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Potential medical marijuana crisis could mirror opioids, doctors warn

Potential medical marijuana crisis could mirror opioids, doctors warn

The parallels between how the opioid crisis began and medical marijuana’s quick rise as a candidate on the pain-management roster has some experts concerned due to the lack of studies on such issues as cannabis dosing and addiction.

Doctors interviewed for a study on the infancy of the current opioid crisis pointed to four top reasons opioid prescriptions became so prevalent in U.S. health care: Opioids were assumed to be nonaddictive; the drugs were the preferred option in curing pain; there was a lack of knowledge about opioids in addiction science; and undetermined dosage concerns, according to a paper released Monday by the Boca Raton, Florida-based National Council on Compensation Insurance.

“None of it is surprising; it is pretty much in the literature now, how we got to this place (with opioids),” said Dr. Suzanne Novak, a 37-year practicing physician in Austin, Texas, who wrote the pain management section for the Official Disability Guidelines and who was among the six physicians interviewed for study.

What hasn’t been dissected is whether medical marijuana poses those same dangers, said Dr. Novak. “We don’t really know enough about marijuana to know about pharmaceutical reactions, or any of the other polypharmacy (issues),” she said, referring to side effects when marijuana is combined with other medications. “There are not a lot of studies out.”

Now legal for medical uses in 29 states and the District of Columbia, marijuana remains illegal at the federal level — its Schedule I drug classification keeping it from being accurately studied, experts have said.

Meanwhile, Democratic Senate Minority Leader Chuck Schumer, of New York, announced recently that he would be introducing a bill to decriminalize marijuana.

Issues around marijuana dosing have pain experts concerned, said Dr. Steven Feinberg, a pain expert and founder of the Palo Alto, California-based Feinberg Medical Group, which helps injured workers manage pain.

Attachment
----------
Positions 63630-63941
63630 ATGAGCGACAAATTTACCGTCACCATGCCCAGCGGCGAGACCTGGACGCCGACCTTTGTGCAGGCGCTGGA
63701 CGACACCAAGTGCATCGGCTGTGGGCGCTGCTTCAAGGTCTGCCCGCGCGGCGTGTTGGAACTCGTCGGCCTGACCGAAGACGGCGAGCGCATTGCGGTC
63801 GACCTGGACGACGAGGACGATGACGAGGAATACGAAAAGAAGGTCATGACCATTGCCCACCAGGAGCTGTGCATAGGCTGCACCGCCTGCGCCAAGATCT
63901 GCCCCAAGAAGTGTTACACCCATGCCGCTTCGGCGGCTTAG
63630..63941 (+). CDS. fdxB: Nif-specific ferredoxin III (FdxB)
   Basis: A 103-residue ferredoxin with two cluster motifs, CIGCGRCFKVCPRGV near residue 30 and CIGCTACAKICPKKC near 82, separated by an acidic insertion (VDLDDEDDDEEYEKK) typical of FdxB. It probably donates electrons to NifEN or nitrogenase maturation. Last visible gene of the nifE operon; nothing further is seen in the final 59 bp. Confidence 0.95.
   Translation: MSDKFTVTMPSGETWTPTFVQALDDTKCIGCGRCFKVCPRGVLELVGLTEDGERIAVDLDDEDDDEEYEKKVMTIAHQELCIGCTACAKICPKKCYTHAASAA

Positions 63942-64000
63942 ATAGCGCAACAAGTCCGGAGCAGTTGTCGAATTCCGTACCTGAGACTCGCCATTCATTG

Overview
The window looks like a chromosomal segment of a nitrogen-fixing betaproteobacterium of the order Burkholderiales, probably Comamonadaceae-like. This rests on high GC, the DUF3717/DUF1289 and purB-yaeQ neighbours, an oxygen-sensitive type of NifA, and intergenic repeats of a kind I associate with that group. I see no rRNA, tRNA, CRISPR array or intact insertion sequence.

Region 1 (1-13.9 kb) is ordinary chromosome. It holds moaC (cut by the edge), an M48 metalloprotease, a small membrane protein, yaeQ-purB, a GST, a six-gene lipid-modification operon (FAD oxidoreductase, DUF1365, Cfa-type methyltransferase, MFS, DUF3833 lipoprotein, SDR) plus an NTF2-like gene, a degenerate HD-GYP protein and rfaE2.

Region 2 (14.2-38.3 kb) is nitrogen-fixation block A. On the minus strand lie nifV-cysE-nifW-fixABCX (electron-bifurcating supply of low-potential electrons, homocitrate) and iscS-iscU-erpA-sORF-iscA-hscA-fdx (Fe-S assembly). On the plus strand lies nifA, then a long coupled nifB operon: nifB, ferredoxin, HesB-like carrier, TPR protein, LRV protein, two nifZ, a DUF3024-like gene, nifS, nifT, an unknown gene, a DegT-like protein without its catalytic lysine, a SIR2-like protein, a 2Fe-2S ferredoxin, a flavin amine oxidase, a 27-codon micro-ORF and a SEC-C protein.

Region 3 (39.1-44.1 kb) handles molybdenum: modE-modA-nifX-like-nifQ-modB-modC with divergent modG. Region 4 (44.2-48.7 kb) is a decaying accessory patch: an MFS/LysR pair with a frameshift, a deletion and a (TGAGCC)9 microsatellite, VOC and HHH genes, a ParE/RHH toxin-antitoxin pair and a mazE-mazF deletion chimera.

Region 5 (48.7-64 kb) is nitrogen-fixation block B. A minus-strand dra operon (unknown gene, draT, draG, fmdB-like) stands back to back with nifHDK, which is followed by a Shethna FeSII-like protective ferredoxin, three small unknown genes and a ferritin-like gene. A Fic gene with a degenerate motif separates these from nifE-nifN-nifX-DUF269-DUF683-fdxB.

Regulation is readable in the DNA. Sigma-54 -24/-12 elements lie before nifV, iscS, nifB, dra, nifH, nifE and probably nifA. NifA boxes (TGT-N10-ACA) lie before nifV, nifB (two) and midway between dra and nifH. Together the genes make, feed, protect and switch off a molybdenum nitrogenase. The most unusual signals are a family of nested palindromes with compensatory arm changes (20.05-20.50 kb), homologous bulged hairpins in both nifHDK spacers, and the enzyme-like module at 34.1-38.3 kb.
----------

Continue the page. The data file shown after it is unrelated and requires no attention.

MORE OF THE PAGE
“If an injured worker comes in here and says I am using X amount a day (of medical marijuana), I don’t know what that means … I don’t know what kind. Is it tainted with anything?” he said, adding that the forms of medical marijuana keep growing as the substance becomes legal recreationally in more states. California was the most recent state to legalize the drug for recreational purposes, bringing the total to nine states.

Dr. Feinberg said the parallels between opioid’s infancy in modern medicine and how marijuana is touted as a pain management drug of choice are tough to ignore.

“(Opioids were) so promoted and they said it was so positive to receive these drugs, they worked so well and so on,” Dr. Feinberg said. “I see lots of problems on the horizon (with medical marijuana.)”

While sitting down with Business Insurance magazine at the Risk & Insurance Management Society Inc.’s annual conference in San Antonio on April 17, Brian Allen, Salt Lake City-based vice president of government affairs for Mitchell International Inc., a technology firm that manages pharmacy transactions, raised similar concerns while discussing the state of affairs in workers comp, with opioids and medical marijuana at the top of the list.

“We don’t know where we’ll be,” he said in regard to the future of medical marijuana and whether the industry will be grappling with its unknown dangers.




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